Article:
A 13-year-old Bedford Middle School student, who posted an online video decrying the bullying that she says she has suffered, on Wednesday spoke out for the first time since the video gained widespread media attention last week.

The girl, Alye Pollack, told WTNH television, a media partner of Hearst Connecticut Media Group and the Westport News, "I used to be really, really confident. And now, not so much because people have been bullying me, using those words."

On March 14, Pollack had posted a video she titled "Words are Worse than Sticks and Stones" on the YouTube website, but even though her face is clearly visible, she does not speak on the nearly three-minute video.

Instead, bathed in orange light, Pollack holds up a series of hand-lettered signs with messages like: "I am bullied. Not a day has gone by without one of these words ..." and the next sign lists a series of insults and epithets, including, "... Fat, Slut, Freak, Ugly ..."

One of the last signs she holds before the camera reads: "HELP" in large capital letters, followed by, "THINK before you say things. IT MIGHT SAVE ..." "LIVES," reads the following sign.

As of Thursday morning, the video had been viewed by more than 155,000 people and more than 3,300 people had commented on it.

While many comments said that they sympathize with Pollack and assured her that her situation would improve if she presses ahead, others were critical, saying that her bullying claims are exaggerated and that she had, in fact, bullied other local students.

"It's so weird. I originally thought it would get, like, 200 views, at most. This is just crazy," Pollack said in the interview.

"This is not a topic of discussion in most homes, and I'm very excited that today I do believe, at least in our community, it is a topic of discussion," Pollack's mother, Audra Kruk, told WTNH reporter Chris Velardi.

Alye Pollack feels her video is helping to turn the tables on bullies who often use the Internet to target their victims, by using YouTube to communicate her anti-bullying message.

Lauren Ross, a Quinnipiac University sociology professor, who has spent a lot of time studying bullying, was shown Pollack's video.

"I think it was really empowering for her," Ross said. "Hopefully it was, and I think it was empowering for a number of other people to see that. It was brave."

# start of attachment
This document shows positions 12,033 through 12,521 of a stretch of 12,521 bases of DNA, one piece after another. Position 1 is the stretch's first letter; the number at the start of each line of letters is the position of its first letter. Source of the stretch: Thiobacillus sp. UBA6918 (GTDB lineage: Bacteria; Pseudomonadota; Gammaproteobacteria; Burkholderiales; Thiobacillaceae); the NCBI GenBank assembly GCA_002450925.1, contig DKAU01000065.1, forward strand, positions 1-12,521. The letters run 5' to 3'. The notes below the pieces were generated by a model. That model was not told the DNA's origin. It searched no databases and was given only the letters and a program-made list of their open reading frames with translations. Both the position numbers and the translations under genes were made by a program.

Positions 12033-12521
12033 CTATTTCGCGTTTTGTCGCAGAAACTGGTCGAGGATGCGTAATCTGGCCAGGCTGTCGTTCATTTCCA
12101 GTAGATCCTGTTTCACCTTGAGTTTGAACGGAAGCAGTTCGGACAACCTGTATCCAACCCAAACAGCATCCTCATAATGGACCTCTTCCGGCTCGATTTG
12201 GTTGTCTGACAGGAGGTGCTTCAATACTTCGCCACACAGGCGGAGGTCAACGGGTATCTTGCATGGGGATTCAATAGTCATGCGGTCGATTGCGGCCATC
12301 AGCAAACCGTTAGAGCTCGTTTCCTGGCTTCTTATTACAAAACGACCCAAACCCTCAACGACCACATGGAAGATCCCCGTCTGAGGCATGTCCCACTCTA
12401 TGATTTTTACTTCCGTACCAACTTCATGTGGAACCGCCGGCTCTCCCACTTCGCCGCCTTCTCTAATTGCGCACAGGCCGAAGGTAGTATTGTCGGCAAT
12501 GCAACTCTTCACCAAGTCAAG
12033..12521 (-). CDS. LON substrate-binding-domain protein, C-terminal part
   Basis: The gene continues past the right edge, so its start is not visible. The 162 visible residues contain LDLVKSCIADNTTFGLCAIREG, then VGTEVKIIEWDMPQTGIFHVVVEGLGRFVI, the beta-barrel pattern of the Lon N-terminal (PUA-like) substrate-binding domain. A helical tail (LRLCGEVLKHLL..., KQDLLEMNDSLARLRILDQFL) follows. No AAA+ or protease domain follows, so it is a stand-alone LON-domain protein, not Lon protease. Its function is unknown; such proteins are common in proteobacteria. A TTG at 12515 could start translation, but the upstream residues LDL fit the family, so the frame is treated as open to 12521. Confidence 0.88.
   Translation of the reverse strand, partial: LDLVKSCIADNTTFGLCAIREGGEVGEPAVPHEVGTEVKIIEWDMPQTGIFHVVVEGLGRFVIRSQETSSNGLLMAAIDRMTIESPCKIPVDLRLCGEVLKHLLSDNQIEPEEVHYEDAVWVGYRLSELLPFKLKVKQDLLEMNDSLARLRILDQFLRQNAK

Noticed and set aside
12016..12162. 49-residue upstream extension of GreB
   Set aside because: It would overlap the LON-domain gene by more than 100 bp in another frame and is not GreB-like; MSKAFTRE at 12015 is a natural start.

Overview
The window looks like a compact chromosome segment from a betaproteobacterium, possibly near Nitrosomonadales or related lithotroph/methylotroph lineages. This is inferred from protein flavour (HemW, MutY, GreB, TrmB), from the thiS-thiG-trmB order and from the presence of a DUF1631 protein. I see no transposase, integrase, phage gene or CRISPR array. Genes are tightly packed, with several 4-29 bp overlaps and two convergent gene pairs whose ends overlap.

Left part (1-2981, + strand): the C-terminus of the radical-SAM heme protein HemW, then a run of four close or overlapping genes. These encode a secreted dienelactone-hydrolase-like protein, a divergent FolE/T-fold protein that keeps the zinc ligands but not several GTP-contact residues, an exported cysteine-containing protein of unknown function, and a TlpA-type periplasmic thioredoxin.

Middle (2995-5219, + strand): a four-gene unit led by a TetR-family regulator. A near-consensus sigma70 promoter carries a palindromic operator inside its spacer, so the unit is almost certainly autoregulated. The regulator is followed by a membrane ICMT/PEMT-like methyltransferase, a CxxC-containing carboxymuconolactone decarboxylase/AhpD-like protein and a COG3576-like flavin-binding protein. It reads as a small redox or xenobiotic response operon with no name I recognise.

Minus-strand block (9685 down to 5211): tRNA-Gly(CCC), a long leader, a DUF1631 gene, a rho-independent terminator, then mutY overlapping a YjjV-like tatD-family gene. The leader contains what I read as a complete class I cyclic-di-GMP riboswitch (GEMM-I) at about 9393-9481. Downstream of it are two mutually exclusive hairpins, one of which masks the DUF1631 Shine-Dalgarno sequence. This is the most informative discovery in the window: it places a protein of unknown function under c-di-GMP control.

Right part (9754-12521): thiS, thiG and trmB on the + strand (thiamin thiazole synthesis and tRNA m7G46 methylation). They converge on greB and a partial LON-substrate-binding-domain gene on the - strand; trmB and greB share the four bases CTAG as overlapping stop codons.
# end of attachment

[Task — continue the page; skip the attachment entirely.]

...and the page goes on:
"I've had a lot of people come up to me and say, `I know not to say bad things. I think before I say something.' And that's just amazing, because they actually are being affected by my video," Pollack said.

Westport school officials, underscoring the school system's policy against bullying, told the Westport News earlier this week that they will not tolerate the situation that Pollack describes in her video.

The Board of Education has a policy that mandates that school officials must investigate all reported bullying incidents. The policy prohibits all forms of bullying, and penalties for such misconduct include a range of sanctions, including expulsion.

"We've been very rigid about being intolerant about bullying," Superintendent of Schools Elliott Landon told the Westport News. "If there's any sign that a kid's in trouble, we act on that immediately."

Melissa Kay, the principal of Bedford Middle School, emailed students' families last Friday to alert them about the YouTube video.

In that email, Kay wrote: "We are investigating a recent case of cyber bullying. Today, the school counseling staff and I met with the 8th graders in their teams to remind them of internet safety and consequences of cyber bullying. We encourage parents to have similar discussions at home with your children."

To see the Internet Safety Workshop that recently took place at Staples High School, visit http://teachers.westport.k12.ct.us/internetsafety.